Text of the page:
Some 2,000 Russian peacekeepers are set to arrive in Nagorno-Karabakh to oversee a new cease-fire aimed at halting the heaviest fighting in decades between Azerbaijan and ethnic Armenians for control of the breakaway region.
The announcement of the new Kremlin-backed deal sparked unrest in Armenia, where protesters poured into the streets and stormed the main government building to oppose an agreement they see as one-sided after thousands were killed in the fighting. By contrast, there were celebrations in parts of Azerbaijan.
Russian President Vladimir Putin called the situation in Nagorno-Karabakh “a truly great tragedy” and said he hoped that the agreement would create “a long-term peace” and “set up necessary conditions for long-lasting and full-scale settlement of the crisis over Nagorno-Karabakh.”
That crisis erupted again in late September, when Azerbaijan launched a military push to retake parts of Nagorno-Karabakh, an ethnic Armenian enclave that is located within the borders of Azerbaijan.
The disputed region broke away following the collapse of the Soviet Union, after a conflict that claimed some 30,000 lives. In the years that followed, there had been sporadic clashes, but nothing to rival the fighting in recent weeks.
The Russian-brokered deal is the latest in a series of attempts to end the fighting. Last month, a deal overseen by the U.S. was one of several that quickly collapsed.
Moscow’s truce leaves Azerbaijan with significant territorial gains.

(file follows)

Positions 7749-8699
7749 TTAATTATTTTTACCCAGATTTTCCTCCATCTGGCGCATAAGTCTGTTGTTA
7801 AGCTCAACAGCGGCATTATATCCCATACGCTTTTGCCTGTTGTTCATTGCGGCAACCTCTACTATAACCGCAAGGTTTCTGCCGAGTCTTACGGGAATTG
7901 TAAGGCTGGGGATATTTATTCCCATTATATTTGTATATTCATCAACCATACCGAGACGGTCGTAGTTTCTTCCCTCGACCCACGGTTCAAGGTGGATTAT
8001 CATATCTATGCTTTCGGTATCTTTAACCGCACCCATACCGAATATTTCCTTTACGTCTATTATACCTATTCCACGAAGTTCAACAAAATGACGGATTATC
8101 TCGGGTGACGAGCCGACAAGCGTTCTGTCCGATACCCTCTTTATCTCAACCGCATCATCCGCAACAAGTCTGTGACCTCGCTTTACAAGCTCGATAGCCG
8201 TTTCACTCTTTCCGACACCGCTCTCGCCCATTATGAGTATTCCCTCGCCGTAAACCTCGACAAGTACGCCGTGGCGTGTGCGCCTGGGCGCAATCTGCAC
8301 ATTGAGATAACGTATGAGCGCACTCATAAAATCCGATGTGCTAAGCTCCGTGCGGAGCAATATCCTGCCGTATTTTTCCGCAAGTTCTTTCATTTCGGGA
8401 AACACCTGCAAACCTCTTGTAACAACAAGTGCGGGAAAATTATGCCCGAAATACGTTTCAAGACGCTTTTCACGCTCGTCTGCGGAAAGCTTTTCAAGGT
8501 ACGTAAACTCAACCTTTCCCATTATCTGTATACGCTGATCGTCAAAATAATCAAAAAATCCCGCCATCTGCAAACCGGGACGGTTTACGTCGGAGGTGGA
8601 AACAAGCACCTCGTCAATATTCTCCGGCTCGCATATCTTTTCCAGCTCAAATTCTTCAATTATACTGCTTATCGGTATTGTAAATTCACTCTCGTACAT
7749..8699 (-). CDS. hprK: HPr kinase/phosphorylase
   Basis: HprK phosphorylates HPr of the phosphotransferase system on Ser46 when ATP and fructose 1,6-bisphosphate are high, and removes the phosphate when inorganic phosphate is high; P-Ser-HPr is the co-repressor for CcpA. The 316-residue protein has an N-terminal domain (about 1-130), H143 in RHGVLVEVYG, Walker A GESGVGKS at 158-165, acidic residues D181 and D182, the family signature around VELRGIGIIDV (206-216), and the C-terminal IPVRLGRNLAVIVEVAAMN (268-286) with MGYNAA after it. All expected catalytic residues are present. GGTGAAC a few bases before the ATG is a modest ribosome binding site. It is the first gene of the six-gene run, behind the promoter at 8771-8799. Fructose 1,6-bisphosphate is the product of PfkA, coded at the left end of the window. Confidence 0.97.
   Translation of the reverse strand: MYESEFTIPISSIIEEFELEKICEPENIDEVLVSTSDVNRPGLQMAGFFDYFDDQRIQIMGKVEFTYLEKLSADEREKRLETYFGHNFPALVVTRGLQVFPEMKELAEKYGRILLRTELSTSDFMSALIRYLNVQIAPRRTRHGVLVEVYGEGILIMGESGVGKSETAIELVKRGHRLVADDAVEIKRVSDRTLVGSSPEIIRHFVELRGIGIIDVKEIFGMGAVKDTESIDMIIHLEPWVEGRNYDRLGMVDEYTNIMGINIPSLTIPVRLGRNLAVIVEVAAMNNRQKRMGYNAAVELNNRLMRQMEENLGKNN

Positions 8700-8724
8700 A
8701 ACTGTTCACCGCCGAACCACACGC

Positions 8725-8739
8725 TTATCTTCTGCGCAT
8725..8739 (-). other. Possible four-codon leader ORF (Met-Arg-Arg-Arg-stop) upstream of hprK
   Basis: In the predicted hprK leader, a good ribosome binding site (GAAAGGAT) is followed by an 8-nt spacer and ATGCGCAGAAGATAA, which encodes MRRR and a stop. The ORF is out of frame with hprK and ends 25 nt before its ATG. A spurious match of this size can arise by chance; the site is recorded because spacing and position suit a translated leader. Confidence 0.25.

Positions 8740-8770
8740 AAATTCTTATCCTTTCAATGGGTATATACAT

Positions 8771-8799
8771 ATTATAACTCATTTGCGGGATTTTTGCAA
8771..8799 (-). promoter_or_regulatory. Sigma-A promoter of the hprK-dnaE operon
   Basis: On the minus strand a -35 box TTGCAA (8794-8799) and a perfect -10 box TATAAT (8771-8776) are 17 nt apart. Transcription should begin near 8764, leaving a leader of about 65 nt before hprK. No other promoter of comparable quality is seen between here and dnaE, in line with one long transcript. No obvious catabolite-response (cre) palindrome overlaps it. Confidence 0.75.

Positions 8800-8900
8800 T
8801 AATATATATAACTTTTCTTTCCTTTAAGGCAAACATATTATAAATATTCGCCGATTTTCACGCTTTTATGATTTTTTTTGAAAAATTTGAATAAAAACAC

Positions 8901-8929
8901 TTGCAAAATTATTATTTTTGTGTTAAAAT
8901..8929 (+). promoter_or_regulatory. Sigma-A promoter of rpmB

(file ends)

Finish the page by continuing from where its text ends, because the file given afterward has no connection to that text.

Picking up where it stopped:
In the past few days, Azerbaijani forces have seized the region’s second-largest town — known as Shusha to Azerbaijanis and Shushi to Armenians — the most significant conquest of the recent fighting and one that gives Azerbaijan the upper hand in negotiations.
The city overlooks the regional capital of Stepanakert and lies along the main road connecting it with Armenia. The Associated Press reports that long lines of vehicles jammed the road over the weekend as residents from Nagorno-Karabakh fled to Armenia.
Under the cease-fire, Azerbaijan will keep territory it gained in recent fighting. Armenia will return control of three districts in Nagorno-Karabakh to Azerbaijan over the next few weeks.
Among the regions Armenia is to hand over is Lachin, with its main road linking Nagorno-Karabakh to Armenia. The so-called Lachin Corridor is to be kept open by some of the 1,960 Russian peacekeepers deployed with a five-year mandate to oversee the agreement. The deal also calls for transport links to be established between Azerbaijan and Nakhchivan, a landlocked semi-autonomous Azerbaijani exclave surrounded by Armenia, Iran and Turkey.
The cease-fire also provides for an exchange of soldiers captured in the fighting and bodies of the dead.
Armenian Prime Minister Nikol Pashinyan acknowledged in a message on Facebook that agreeing to end the fight was “extremely painful for me personally and for our people.”
His announcement was received with anger by many Armenians, thousands of whom poured into the main square in the capital, Yerevan, to protest, many shouting “We won’t give up our land!” Others stormed and ransacked the main government building, including the office of Pashinyan, who was not present.
In Ganja, one of the largest cities in Azerbaijan, people waved Azerbaijani flag to celebrate the apparent end of the military conflict over Nagorno-Karabakh.
Azerbaijan’s forces on Monday shot down a Russian helicopter near Armenia’s border with Nakhchivan, killing two servicemen in what Azerbaijan’s foreign ministry chalked up to “the tense situation in the region and increased combat readiness in connection with possible provocations of the Armenian side,” according to the AP.
A spokesman for the Collective Security Treaty Organization (CSTO), of which Russia and Armenia are members, expressed regret that the conflict in Nagorno-Karabakh “led to sad consequences.”
NPR’s Lucian Kim in Moscow contributed to this report.